Junzo Sakakura (1901-1969) was one of the fathers of modern Japanese architecture. He left a huge legacy in the built environment of post-war Tokyo, perhaps most notably through his designs for Shinjuku and Shibuya stations.
Shibuya station seen from the east
I recently bought a book about Sakakura and his practice which was published in 1993 by Process Architecture, a Japanese magazine that started putting out their bilingual quarterly (?) in 1977. It seems to be one of the best available sources of information on Sakakura in English. Much of the information and some of the old archive photos are from there.
Sakakura was the second of three Japanese students in grandmaster Le Corbusier’s atelier in Paris. He joined in 1931 and eventually rose to studio chief during his five-year spell. His 1937 Pavillon for the World Expo in Paris was his first notable work and somehow a fitting culmination of his stay in Europe. The German Weltwoche opined back then:
Out of all the pavilions at the Paris Exhibition which were built with an open feeling the Japanese pavilion is probably the most beautiful. Slopes of varying gradients pass through the center of the building, linking each part and leading both to the outside as well as to the inside. Despite having small rooms, the fact that they are united with the garden can be felt more than anything else. Although the pavilion is western in style, a complete feeling of a Japanese spirit has been achieved. The name of the architect who is in his thirties, Sakakura, should certainly be imprinted upon our minds.
During the war, Sakakura like many architects of his generation (including Kenzo Tange) was involved in planning for Japanese expansion in Manchuria, drawing inspiration from his former teacher’s “Ville Radieuse” plans.
In 1951, Sakakura built Japan’s first modern building after the end of World War II, the Kamakura Museum of Modern Art (above). His office also took care of the annex built in 1984, long after Sakakura had died.
In 1955, Sakakura cooperated with Maekawa and Yoshimura to build the International House Japan in Tokyo’s Roppongi district. It was designed as a place for intellectual exchange. In 1960, the Metabolists wrote much of their namesake manifesto here.
Sakakura, Maekawa and Takamasa – Le Corbusier’s three Japanese “disciples” – helped their master when he came to Tokyo in order to build his only work in Japan, the Museum of Western Art in Ueno Park. Above is a scale model of the museum on display inside.
Possibly the most important work of Sakakura was the West Plaza of Shinjuku Station, today the busiest train station in the world. The Plaza became famous also because of the protests that were staged here in the late 1960s and that brought to the fore the debate about the definition of “public space” in Japan.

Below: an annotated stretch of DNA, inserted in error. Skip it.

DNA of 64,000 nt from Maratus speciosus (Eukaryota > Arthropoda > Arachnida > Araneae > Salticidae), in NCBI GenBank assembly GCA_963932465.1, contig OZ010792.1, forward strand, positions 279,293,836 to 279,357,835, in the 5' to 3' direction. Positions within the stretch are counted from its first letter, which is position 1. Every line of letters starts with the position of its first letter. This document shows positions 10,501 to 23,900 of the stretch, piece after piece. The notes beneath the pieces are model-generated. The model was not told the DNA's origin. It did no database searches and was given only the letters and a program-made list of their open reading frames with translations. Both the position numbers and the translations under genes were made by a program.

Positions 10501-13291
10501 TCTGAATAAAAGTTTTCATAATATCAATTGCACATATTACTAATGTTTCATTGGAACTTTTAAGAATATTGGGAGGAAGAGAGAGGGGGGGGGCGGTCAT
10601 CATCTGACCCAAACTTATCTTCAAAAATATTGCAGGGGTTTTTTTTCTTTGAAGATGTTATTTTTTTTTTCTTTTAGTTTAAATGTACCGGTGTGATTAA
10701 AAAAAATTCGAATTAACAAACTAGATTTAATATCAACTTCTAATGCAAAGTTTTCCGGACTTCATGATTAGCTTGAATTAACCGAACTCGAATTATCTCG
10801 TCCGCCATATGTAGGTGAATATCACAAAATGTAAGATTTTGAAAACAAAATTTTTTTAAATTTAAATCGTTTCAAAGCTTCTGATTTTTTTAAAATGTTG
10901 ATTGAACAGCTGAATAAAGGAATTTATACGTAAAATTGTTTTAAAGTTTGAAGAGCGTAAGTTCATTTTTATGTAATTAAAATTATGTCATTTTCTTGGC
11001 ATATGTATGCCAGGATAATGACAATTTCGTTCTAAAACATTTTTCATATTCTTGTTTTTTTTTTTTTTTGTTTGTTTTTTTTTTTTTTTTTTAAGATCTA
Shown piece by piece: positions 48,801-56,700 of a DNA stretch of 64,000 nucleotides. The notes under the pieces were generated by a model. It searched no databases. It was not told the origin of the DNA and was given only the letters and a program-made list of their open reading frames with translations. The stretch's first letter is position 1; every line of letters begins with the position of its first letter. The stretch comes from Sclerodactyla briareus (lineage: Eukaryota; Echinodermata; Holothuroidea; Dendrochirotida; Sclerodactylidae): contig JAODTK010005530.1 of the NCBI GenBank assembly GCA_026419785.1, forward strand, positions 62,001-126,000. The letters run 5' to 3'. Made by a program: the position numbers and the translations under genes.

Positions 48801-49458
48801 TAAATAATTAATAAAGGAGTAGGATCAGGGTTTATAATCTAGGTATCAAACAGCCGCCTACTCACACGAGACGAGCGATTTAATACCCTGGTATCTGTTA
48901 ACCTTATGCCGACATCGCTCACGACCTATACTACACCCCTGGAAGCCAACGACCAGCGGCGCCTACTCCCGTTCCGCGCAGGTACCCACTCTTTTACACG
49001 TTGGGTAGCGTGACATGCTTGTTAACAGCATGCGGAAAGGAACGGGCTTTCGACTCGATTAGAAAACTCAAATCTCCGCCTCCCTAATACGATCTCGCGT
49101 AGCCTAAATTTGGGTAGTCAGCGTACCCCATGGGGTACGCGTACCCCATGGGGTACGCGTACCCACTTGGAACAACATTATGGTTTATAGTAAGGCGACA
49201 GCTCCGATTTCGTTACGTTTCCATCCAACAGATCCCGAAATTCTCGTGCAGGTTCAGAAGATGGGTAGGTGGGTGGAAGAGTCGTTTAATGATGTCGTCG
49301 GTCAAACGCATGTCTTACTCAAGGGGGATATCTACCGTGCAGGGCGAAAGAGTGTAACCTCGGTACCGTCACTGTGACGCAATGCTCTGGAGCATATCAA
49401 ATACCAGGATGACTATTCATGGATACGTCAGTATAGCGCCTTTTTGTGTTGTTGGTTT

Hardly any other architect could build with such intensity and impact as Sakakura did in his Shinjuku and also Shibuya station surroundings; at a time when the Metabolists were largely confined to making scale models of their grand designs, he and his colleagues oversaw some of Tokyo’s biggest urban renewal projects.
Somewhat less known, Sakakura also did the Shibuya station redesign that had begun as early as 1952. At the request of Keita Gotoh, then head of the Tokyu railway corporation, work around Shibuya would include the now-demolished Bunka Keikan building as well as the original Tokyu shopping centre (which can be seen here from the other side of the famous Shibuya crossing).
Sakakura’s buildings were not revolutionary. Yet they mirrored the “zeitgeist of an emerging Japan”, as Nicolai Kruger put it in this exhibition review. As the Japanese economic miracle had entered its second decade, debates on how to live together in the urban space gained intensity.
Sakakura was probably too old to be part of Japan’s architectural avant-garde that formed around the Metabolists. Nonetheless, his buildings contributed to Tokyo’s actual functioning, no unimportant achievement given how bleak future visions of the city had become by the early 1960s.
By working together with big industry such as the cutthroat rail corporations, Sakakura had to sacrifice some of his visions. As regards Shinjuku’s West Plaza, for example, Jordan Sand’s recent “Tokyo Vernacular” describes that…
…[d]iscussing the design in the journal Shinkenchiku in 1968, the architects expressed their frustration that the master plan had already been set before they were brought into the project, thus limiting their role, and that the plaza was conceived primarily for vehicle traffic, with no consideration given to pedestrian-level vistas of the building facade.
Sakakura Associates continued to work after Sakakura’s death in 1969 and exist to this day. Some of the firm’s buildings that I came across include residential projects near Shibuya, such as Villa Moderna (1974):